It’s been exactly a year since the #MeToo movement became full-blown. While it was actually initiated as far back as 2006 by activist Tarana Burke, it had only gone viral last year, when actress Alyssa Milano tweeted out #MeToo as a hashtag, in light of the explosive sexual abuse allegations against Hollywood producer Harvey Weinstein. I don’t think anyone can dismiss the gravity of this movement. It became the push for women to finally speak out and share the collective experiences they endured or have been enduring for years. Experiences they’ve normally been taught to keep as far away from the public eye as possible. Experiences they thought were theirs alone. The height of that movement was a truly overwhelming phenomenon. Like Tarana told Paper: “I’m amazed that millions of people could volunteer information about being impacted by sexual violence, we’re talking about people ready to speak out, and news outlets will not approach them unless they have a platform.”
But as much as I would like to celebrate the change in social climate this movement brought about, to discuss in-depth its impact, I would be remiss not to acknowledge it also has its bad moments. An example was the recent video that went viral in the US where one woman called 911, claiming she was sexually assaulted by a nine-year-old boy. It turned out his backpack accidentally brushed her bum. It’s worth noting that the woman was white while the boy was a POC.
It’s also been used as a marketing strategy, or a kind of trend, when it’s much more than that. It’s been taken advantage too by some media platforms. Just last night, I had a conversation about this Buzzfeed video about manspreading, and honestly, I identify as a feminist but I thought that video was stupid too. It demonized men, more than anything. It was the kind of thing which promotes the wrong notion that the movement is about bringing all men down, when it’s actually about gender equality. It’s about making men into allies, not enemies.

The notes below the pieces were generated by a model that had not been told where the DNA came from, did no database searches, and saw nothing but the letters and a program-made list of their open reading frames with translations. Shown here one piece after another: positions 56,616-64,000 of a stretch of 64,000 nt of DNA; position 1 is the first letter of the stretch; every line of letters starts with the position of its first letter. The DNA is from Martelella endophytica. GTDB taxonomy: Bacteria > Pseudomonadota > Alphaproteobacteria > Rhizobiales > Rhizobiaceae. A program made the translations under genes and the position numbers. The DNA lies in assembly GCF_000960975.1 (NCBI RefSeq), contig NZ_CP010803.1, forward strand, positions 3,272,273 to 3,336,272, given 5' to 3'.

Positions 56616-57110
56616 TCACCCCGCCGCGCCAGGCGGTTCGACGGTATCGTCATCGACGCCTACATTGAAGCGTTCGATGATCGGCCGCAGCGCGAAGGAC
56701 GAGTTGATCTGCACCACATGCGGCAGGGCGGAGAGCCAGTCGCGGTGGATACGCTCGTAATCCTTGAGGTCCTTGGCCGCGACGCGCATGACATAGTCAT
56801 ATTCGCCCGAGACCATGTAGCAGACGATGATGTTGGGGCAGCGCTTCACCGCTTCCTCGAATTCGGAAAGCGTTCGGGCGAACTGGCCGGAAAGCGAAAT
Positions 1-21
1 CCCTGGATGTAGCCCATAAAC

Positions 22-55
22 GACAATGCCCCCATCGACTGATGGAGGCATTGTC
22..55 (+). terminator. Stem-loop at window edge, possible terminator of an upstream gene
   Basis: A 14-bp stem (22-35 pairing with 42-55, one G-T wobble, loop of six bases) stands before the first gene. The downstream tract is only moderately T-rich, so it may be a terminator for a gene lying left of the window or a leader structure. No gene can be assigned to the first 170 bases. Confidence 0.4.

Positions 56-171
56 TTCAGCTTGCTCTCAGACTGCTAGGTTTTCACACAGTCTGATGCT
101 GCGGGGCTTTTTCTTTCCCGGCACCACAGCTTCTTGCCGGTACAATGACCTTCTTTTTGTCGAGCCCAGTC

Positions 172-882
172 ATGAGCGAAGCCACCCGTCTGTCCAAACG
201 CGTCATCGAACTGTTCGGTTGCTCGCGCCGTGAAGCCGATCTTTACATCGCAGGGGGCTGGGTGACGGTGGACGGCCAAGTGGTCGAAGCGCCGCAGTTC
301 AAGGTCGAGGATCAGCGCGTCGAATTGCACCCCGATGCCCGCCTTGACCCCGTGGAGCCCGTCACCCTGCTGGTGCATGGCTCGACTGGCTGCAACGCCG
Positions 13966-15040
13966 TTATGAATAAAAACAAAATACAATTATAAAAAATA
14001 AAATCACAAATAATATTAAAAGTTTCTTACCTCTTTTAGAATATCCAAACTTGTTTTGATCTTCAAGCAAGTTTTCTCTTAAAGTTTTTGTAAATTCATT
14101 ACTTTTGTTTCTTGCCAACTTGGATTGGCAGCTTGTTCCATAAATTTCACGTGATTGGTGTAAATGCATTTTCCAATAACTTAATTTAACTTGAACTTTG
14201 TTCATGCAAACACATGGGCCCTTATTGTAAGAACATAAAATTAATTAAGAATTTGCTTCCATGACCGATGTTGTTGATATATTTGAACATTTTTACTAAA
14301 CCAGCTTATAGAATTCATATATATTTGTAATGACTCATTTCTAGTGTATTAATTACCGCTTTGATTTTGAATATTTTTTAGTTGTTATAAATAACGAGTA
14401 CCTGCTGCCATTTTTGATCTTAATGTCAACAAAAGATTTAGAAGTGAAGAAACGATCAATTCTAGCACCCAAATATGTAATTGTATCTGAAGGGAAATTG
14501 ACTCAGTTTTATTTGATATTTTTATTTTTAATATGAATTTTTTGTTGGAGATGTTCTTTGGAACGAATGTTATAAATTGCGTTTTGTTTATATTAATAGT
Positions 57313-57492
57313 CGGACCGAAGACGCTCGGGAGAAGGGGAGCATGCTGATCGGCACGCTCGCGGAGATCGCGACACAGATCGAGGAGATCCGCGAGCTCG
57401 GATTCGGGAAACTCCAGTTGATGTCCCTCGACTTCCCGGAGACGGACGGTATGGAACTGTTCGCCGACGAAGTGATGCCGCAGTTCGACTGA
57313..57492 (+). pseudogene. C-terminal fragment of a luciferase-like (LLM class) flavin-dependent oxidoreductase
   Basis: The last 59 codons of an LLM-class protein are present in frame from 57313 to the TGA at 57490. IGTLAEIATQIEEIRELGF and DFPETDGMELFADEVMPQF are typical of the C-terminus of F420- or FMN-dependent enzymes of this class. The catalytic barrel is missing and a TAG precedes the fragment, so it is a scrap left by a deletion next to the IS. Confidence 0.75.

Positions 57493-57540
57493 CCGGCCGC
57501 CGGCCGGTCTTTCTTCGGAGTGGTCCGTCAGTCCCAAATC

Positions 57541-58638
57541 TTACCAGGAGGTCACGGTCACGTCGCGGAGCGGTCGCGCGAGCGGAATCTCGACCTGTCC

Tarana echoed this sentiment when she said, “I feel like the last year has been probably one of the strongest we’ve seen in the movement around people doing work in sexual violence, but has also been the most challenging because it’s a gift and a curse.” She added, “It has been backed with this extreme backlash and this narrative that’s not useful with this work we’re doing around it being a witch hunt—basically, just watching the idea of #MeToo become weaponized has been a challenge.”
But men crying foul isn’t justified. Not in the long run. Also, there’s no need for men to suddenly be “afraid” of this kind of social climate if they didn’t do anything wrong. Again, the #MeToo movement is not out to persecute all men;it’s a call out on the what-the-f*ck standards we used to call normal. Like rape culture. Or catcalling culture. It’s about women not taking any more bullsh*t from a deeply misogynistic society.
The fight for gender equality won’t happen in a day—or even a year. But the important thing is it’s moving. In something as fast-paced and fickle a platform as the internet, not all movements survive one year and still be considered relevant. The fact that #MeToo is still around and stronger than ever may seem like a miracle. The fact that it is is a testament that this movement isn’t dying anytime soon. With every unjust attack on women, their voice will only become louder and stronger.
Photo courtesy of Unsplash
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